This wooden stand called “Marudai” is used for braiding a Kumihimo, a decorative belt used for tying on a kimono sash. This particular Marudai has the top surface engraved with a part of the codon table in order to translate nucleotide sequences of genes into the pattern of Kumihimo (polypeptide chain). The Marudai and bobbins actually play the role of ribosomes and tRNAs that synthesize proteins by translating mRNA sequences into amino acid sequences. The color of threads had changed depending on amino acids. The pattern of Kumihimo being braided in this drawing was obtained from the sequence of human insulin. Nothing can be as cool as gene sequences, which design the pattern of brilliantly colored Kumihimo.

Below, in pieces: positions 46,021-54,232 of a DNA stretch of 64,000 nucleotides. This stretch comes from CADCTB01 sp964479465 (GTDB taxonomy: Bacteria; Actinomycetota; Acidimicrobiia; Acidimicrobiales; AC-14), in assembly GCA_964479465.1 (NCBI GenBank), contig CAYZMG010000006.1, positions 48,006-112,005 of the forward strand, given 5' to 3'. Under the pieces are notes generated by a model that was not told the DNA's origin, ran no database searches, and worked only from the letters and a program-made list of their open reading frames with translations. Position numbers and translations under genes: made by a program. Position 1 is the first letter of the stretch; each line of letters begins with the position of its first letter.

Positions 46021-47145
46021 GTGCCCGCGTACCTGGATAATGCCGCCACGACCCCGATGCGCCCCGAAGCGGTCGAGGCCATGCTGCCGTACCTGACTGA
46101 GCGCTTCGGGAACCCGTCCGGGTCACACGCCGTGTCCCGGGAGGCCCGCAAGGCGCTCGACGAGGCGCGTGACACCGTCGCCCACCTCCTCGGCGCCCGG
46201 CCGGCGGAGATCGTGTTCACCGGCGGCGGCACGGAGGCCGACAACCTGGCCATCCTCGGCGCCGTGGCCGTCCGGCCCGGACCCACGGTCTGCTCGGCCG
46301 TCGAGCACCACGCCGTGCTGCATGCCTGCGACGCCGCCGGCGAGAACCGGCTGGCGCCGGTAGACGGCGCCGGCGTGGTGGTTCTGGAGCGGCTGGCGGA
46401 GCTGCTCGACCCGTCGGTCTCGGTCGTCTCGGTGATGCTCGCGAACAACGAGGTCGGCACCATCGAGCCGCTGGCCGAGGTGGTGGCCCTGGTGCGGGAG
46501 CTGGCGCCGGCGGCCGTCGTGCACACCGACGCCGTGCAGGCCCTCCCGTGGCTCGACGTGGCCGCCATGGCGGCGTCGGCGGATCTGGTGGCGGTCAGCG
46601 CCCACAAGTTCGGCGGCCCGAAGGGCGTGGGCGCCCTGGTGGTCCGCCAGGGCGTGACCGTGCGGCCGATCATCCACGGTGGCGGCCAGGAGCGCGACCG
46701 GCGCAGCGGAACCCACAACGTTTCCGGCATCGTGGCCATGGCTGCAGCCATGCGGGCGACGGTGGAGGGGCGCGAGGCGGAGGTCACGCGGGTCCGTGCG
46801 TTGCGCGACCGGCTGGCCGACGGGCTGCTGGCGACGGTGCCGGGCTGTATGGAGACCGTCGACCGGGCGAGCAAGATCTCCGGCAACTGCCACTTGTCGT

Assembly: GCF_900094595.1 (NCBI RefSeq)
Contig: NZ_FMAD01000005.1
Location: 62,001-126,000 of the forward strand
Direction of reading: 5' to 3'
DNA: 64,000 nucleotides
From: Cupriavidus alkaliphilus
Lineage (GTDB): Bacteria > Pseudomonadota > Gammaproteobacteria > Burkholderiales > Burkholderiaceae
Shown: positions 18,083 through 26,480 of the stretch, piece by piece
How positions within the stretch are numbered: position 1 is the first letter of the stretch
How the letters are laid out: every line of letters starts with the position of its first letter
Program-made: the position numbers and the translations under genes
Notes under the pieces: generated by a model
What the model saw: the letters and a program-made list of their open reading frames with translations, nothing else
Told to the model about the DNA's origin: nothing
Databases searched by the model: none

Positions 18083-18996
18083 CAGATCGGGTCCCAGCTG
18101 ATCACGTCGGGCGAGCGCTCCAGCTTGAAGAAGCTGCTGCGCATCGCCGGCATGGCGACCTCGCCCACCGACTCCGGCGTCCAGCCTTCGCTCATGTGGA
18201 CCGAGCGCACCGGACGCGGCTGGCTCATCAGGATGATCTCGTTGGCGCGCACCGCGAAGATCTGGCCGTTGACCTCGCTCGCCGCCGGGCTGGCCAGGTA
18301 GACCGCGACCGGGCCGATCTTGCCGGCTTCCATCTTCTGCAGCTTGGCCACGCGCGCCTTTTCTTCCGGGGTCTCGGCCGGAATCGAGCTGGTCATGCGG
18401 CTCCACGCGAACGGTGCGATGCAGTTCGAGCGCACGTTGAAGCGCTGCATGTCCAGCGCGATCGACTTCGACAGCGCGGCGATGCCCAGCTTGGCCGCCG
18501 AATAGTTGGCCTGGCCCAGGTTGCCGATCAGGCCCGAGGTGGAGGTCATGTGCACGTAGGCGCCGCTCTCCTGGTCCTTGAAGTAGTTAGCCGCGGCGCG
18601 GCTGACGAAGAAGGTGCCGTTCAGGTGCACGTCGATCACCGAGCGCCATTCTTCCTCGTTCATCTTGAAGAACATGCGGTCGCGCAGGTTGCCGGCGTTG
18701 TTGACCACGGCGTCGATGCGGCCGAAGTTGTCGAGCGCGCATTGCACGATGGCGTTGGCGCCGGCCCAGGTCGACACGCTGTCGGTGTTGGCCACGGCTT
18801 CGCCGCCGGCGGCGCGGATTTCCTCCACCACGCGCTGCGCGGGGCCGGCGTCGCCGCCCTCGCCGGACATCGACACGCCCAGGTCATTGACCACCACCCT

FoF1 ATPase (also known as ATP synthase) exists in mitochondrial inner membranes and bacterial plasma membranes to synthesize ATP (adenosine triphosphate) by using electrochemical gradient of protons (H+) between inside and outside of the membranes. Fo is integrated in the membranes and thought to have a rotor ring that rotates horizontally. F1 has a dome-like structure comprised of three α and three β subunits that are alternately arranged, which is anchored to the membranes to prevent rotation. Shaft-like γ subunit connects the center of the rotor ring of Fo and F1. As protons flow down the gradient across the membranes through Fo, the rotor ring of Fo and γ rotate, and the spin Force of γ against αβ complex is used to synthesize ATP molecules. In this drawing, a waterwheel (Fo) is rotated by the gradient of water (represents proton gradient), and series of three coins (which represent ATP) are generated from the 'apparatus' (αβ of F1), which is made from six boards being attached to the front side of the waterwheel. A man in the back takes a role to transport protons to the outside of membranes to produce proton gradient.